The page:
Tuesday, April 8, 2008


Att: Janet Reid
FinePrint Literary Management
240 West 35th Street, Suite 500
New York, NY 10001

DON'T EVER START an email query with the address of the person you're sending to.  It just wastes space. 

Dear QueryShark:

I read on the FinePrint website you represent fiction and thought my manuscript may interest you. FOUR SEASONS is a 100,000 word Women's Fiction manuscript about loyalty – and explores whether sacrificing close relationships in order to pursue personal happiness is worth the anguish. Readers of Marian Keyes and Emily Barr may find FOUR SEASONS appealing.

This isn't a hook, it's a description. Opinions vary on whether a rhetorical question is the best way to start a query letter (some agents hate them, I like them), but you want to start with something that hooks our interest, not a description.

When Katherine "The Dependable" McKenzie has an extra-marital affair, she puts her future in jeopardy and strains relationships to breaking point. Her long-standing friendships with Bel, Naomi and Stace are rocked by her indiscretion, pushing the women into confronting their own inadequacies when it comes to loyalty - romantic, self, friendship and family. Told over the course of a year, the women's prejudices are challenged and reflected by each change of season.

Again, here's more description. You haven't given us any sense of conflict, or what the consequences might be. You call Katherine dependable (telling not showing) so we're supposed to get the idea that she's not the kind of person who would ever do such a thing. Well, why did she? Was she blackmailed into it? Enticed by an undercover celebrity? Tired of her husband?

Soon after Katherine learns she's pregnant, she disappears. Has she left to start a new life, determined to keep the identity of her child's father a secret? Or is she the victim of foul play, with a scorned husband and ex-lover bent on revenge as prime suspects? Complicating matters, Bel is pursuing the man of her dreams, who happens to be Katherine's estranged husband. Should she be faithful to herself or her friendship? Naomi believes her mother is cheating on her recently deceased father with a man twenty years her junior. Her staunch belief in monogamy could destroy the relationships with her mother and Katherine if she doesn't find a way to forgive. Stace receives a job offer to work in Argentina and wonders if her friends are right. Is she planning to run away and escape dealing with her emotions and her friends' crises? If she leaves, it could endanger Katherine's life. Each woman must overcome their individual challenges by facing conflict and betrayal in order to save Katherine. Four friends. Four betrayals. Four seasons.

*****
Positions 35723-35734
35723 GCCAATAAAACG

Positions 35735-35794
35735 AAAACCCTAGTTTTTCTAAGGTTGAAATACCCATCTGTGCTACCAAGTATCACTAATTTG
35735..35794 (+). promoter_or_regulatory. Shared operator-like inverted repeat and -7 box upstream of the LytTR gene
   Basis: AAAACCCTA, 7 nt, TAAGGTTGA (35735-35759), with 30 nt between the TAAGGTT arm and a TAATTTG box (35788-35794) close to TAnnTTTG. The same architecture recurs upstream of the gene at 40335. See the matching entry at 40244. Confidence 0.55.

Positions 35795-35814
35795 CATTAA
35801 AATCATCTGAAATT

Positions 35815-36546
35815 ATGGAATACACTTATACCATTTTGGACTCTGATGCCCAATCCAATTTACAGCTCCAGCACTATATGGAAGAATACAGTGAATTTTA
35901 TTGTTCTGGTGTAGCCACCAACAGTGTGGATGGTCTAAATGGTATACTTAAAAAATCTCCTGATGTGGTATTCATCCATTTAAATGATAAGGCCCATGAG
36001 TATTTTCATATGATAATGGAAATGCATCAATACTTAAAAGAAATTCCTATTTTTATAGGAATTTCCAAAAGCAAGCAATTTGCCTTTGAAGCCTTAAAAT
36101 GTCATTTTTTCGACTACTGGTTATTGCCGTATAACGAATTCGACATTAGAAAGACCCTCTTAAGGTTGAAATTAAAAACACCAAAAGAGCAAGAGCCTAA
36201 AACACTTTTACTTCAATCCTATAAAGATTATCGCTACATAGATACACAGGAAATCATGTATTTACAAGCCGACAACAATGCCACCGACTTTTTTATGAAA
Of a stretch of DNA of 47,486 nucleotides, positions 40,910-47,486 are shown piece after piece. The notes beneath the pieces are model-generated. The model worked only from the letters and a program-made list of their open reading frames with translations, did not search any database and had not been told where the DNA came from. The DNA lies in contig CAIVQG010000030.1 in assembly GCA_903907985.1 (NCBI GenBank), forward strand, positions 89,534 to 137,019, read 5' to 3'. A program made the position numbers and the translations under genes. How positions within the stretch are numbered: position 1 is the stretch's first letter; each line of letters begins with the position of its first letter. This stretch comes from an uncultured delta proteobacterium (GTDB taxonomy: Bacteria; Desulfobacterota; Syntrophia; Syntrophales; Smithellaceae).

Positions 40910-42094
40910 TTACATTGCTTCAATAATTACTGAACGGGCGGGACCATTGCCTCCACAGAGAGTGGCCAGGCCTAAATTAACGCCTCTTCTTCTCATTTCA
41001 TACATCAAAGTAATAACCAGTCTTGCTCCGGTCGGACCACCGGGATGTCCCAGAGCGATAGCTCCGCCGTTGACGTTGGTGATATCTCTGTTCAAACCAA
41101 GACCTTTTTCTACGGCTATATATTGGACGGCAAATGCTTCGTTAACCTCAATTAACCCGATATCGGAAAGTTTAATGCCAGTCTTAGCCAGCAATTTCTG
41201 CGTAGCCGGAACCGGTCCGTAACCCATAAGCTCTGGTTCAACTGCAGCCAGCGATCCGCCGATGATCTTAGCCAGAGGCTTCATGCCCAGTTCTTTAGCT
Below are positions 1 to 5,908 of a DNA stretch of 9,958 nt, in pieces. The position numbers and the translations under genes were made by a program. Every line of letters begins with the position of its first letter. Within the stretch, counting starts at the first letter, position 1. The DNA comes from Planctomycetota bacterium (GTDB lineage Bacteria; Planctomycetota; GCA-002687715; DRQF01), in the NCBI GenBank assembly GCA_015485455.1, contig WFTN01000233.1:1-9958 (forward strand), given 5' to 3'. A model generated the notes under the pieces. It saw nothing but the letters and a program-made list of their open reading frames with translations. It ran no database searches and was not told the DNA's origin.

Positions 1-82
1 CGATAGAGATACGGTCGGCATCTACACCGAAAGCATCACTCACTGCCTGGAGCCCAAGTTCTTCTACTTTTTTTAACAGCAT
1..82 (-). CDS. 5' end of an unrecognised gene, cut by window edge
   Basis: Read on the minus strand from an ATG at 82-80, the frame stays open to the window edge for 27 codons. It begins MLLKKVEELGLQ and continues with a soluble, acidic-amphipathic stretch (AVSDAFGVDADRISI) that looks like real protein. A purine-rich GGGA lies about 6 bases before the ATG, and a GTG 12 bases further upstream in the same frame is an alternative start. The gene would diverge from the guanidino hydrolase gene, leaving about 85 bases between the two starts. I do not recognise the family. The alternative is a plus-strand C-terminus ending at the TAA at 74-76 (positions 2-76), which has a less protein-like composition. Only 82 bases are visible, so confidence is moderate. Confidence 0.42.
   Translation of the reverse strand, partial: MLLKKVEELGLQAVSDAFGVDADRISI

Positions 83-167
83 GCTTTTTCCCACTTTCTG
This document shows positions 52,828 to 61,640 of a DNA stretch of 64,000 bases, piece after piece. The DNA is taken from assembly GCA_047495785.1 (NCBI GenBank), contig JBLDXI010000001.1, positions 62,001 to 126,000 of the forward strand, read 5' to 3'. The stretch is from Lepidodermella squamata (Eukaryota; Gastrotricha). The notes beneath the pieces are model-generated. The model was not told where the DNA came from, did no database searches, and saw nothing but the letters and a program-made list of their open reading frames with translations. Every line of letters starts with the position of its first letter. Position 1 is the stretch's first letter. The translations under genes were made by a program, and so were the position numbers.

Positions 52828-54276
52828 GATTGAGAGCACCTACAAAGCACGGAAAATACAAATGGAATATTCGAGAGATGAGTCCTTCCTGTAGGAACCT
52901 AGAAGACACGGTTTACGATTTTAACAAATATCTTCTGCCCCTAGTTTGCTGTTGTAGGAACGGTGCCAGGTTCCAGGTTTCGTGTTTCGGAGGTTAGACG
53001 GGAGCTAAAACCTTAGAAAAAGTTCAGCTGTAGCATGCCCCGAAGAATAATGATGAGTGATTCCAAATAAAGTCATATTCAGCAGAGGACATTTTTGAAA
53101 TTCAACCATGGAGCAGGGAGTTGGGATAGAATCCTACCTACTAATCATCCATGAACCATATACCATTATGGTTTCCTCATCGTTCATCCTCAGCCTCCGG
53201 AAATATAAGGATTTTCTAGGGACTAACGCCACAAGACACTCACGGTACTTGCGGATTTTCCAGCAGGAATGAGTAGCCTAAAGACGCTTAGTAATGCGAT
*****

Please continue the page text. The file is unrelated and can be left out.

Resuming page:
Who is the main character? I thought it was Katherine after reading the second paragraph. You're swamping us with names and details when what I'm really looking for here is a sense of what the book is about and why I'd want to read it. You'd actually be better off with Each woman must overcome individual challenges by facing conflict and betrayal in order to save Katherine when she disappears after learning she's pregnant as the first sentence in this paragraph.

The full manuscript has recently been requested by XXXXXX, Editor, XXXX books and XXXXX, Senior Editor at XXXXX. I am a PRO Member of RWA and belong to the RWA XXXXX Chapter. I have included the first two chapters, brief synopsis and an SASE as per the directions of your website. Thank you for your time and consideration.

I get these "has been requested by Editor" things all the time. I actually kid the editors about it when I talk to them because I know what happens at writing conferences. They ask for everything -particularly editors who only take agented stuff. Heck, we all do mostly cause it's almost impossible to say no to someone's face. And that's exactly what I assume this means. Thus if this is NOT what happened, you'd be advised to give particulars. "Editor X requested this after reading my short story in Publication Q" is MUCH more persuasive than "she requested this at a conference".


Revise, resend!


Kyler said...

Great that you're doing this, Janet. Interesting to hear that you like rhetorical questions in queries. I don't use one, but what do you think about starting a novel that way? My latest revision uses one and I think it works, leading to the second sentence. Would love to know your opinion.

Alli Sinclair said...

Thank you so much, Janet. Your comments are extremely helpful and your time is greatly appreciated. So what would you say if an editor requested MS 1 at a conference, liked it, but ultimately didn't make an offer (due to their line changing) but requeted to see more of your material (ie the new MS the writer is querying about)?

Chandler Craig said...

Thank you for taking the time to critique queries! I am very excited to hear more of your insights.

How often will you be doing this? Is it the weekly thing you mentioned on your blog?

Jamie Hall said...

The third paragraph seems like the author tried to stuff an entire synopsis in there: too much information, too fast.

If that paragraph were fixed, I think the rest would hang together better.